Degenerative joint disease, (osteoarthritis), is a very common disease in dogs. It affects one in every five adult dogs in the U S and is one of the most common causes of chronic pain treated by veterinarians.

Osteoarthritis is characterized by the loss of the smooth cartilage that covers and protects the end of the bones in a moveable joint. Since cartilage does not contain nerves, there is no pain when it touches the cartilage of another bone. However, when this cartilage wears away, usually from normal wear and tear, the bone is exposed. Because the bone does contain nerves, pain and inflammation result when the two bone ends in a joint touch each other. In degenerative joint disease, small bone projections (osteophytes) form on the bone that is close to the joint, adding to the degree of pain.

Dogs have a 65% chance of developing arthritis between 7 and 11 years of age. Since it is impossible to stop the natural aging process, it is important for pet owners to be aware of ways they can help prevent the onset of this disease in their dog.

Being sensitive to your pet’s health condition is very important to his well being. Regular check-ups by a veterinarian are vital for maintaining the over-all good health of your pet. And remember, young dogs can also acquire degenerative joint disease.

Common causes of arthritis in dogs:

As your dog ages, normal wear and tear gradually wears away the cartilage that protects the bones of the joints. Keeping your dog active is one of the best things you can do to help prevent arthritis from developing early in his life and to help reduce the severity of the disease in later life.

Improper Nutrition:
An imbalanced diet in minerals and a diet that does not contain the correct type and amount of protein, increases your dog’s chances of acquiring arthritis. Consult your veterinarian on which dog food is right for your pet.

If the ligaments of the joints get jagged due to physical injuries or accidents, the chances for developing arthritis are quite high. Never ignore an injury to your pet or try to let the condition heal naturally. Pay a visit to your veterinarian to have your pet’s condition properly diagnosed and treated.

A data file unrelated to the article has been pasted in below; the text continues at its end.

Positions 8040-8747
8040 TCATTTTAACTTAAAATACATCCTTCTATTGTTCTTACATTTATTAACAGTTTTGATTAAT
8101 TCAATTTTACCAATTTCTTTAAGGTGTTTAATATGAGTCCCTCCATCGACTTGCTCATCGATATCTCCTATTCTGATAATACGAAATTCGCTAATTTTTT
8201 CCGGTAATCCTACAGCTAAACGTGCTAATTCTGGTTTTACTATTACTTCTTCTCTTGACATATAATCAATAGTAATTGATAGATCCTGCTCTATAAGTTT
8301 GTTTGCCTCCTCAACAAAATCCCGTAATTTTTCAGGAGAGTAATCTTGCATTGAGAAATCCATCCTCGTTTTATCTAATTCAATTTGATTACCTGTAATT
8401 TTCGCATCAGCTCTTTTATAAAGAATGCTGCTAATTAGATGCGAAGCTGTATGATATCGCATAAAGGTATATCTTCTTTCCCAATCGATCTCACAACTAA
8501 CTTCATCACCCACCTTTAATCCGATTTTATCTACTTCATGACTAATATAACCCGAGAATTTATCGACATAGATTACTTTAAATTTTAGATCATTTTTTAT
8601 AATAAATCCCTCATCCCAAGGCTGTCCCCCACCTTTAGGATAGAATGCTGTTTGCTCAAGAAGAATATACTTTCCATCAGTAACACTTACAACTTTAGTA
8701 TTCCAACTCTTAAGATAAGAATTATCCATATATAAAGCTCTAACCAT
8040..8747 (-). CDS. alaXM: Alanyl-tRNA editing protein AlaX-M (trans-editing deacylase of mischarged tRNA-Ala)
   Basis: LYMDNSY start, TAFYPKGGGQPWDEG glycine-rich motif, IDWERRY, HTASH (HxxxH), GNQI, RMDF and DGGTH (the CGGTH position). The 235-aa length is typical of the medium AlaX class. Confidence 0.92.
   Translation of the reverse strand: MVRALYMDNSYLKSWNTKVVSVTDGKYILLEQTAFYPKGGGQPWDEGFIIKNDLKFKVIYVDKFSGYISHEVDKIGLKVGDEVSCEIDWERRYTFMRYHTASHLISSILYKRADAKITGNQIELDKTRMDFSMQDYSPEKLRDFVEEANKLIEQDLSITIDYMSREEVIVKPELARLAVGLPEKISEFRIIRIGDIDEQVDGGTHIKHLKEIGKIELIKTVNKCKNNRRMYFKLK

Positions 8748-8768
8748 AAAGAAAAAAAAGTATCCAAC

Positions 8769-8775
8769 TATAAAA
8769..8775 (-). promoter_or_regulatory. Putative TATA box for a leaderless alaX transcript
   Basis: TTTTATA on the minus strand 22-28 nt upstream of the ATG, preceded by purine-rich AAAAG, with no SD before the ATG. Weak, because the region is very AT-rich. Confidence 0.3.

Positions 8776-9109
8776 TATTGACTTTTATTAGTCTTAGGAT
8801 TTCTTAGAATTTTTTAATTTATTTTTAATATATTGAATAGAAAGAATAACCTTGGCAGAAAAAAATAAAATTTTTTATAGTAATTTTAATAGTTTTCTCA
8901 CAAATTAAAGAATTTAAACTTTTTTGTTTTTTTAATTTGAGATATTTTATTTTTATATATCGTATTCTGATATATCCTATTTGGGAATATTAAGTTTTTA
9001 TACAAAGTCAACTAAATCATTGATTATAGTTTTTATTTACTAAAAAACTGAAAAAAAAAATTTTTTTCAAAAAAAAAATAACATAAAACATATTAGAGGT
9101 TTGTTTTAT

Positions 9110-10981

Hip Dysplasia:
This disease is characterized by pain around the joints and lameness. It is believed to be genetic, although it can also be caused by certain environmental factors as well.  If your dog is diagnosed with this disease, work closely with your veterinarian in order to find the right treatment for your pet.

Dogs, just like humans, can become overweight and obesity can contribute to the development of arthritis. Keep your pet active. Encourage him to play around the house and take him out regularly for walks. You should also consult with your veterinarian on the proper type and quantity of food your pet needs.

Common signs of arthritis in dogs:

1. Difficulty sitting or standing

2. Hesitancy to jump, run or climb stairs

3. Decreased activity/less interest in play

4. Being less alert

5. Sleeping more than usual

6. Favoring a limb

7. Attitude or behavior change

8. Seems to have sore or stiff joints

9. Weight gain


Since your dog is unable to speak and tell you where and if he hurts, it is your responsibility to be observant of your dog’s behavior. If any of the above listed signs are present in your pet, you should make an appointment to have your dog examined by a veterinarian as soon as possible. Remember, the earlier arthritis is diagnosed and treatment begun, the better for the well being and health of your pet!